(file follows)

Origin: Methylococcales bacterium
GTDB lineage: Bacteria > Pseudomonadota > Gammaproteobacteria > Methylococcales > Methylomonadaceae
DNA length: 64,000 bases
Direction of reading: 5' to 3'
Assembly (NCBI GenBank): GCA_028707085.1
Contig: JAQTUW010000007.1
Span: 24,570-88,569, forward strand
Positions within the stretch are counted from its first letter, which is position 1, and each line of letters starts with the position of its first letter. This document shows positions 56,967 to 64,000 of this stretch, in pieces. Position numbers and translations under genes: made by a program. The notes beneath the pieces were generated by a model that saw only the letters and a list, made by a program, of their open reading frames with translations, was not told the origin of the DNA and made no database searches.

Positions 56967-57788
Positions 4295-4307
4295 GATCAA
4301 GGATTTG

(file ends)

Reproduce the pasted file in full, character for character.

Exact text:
Origin: Methylococcales bacterium
GTDB lineage: Bacteria > Pseudomonadota > Gammaproteobacteria > Methylococcales > Methylomonadaceae
DNA length: 64,000 bases
Direction of reading: 5' to 3'
Assembly (NCBI GenBank): GCA_028707085.1
Contig: JAQTUW010000007.1
Span: 24,570-88,569, forward strand
Positions within the stretch are counted from its first letter, which is position 1, and each line of letters starts with the position of its first letter. This document shows positions 56,967 to 64,000 of this stretch, in pieces. Position numbers and translations under genes: made by a program. The notes beneath the pieces were generated by a model that saw only the letters and a list, made by a program, of their open reading frames with translations, was not told the origin of the DNA and made no database searches.

Positions 56967-57788
Positions 4295-4307
4295 GATCAA
4301 GGATTTG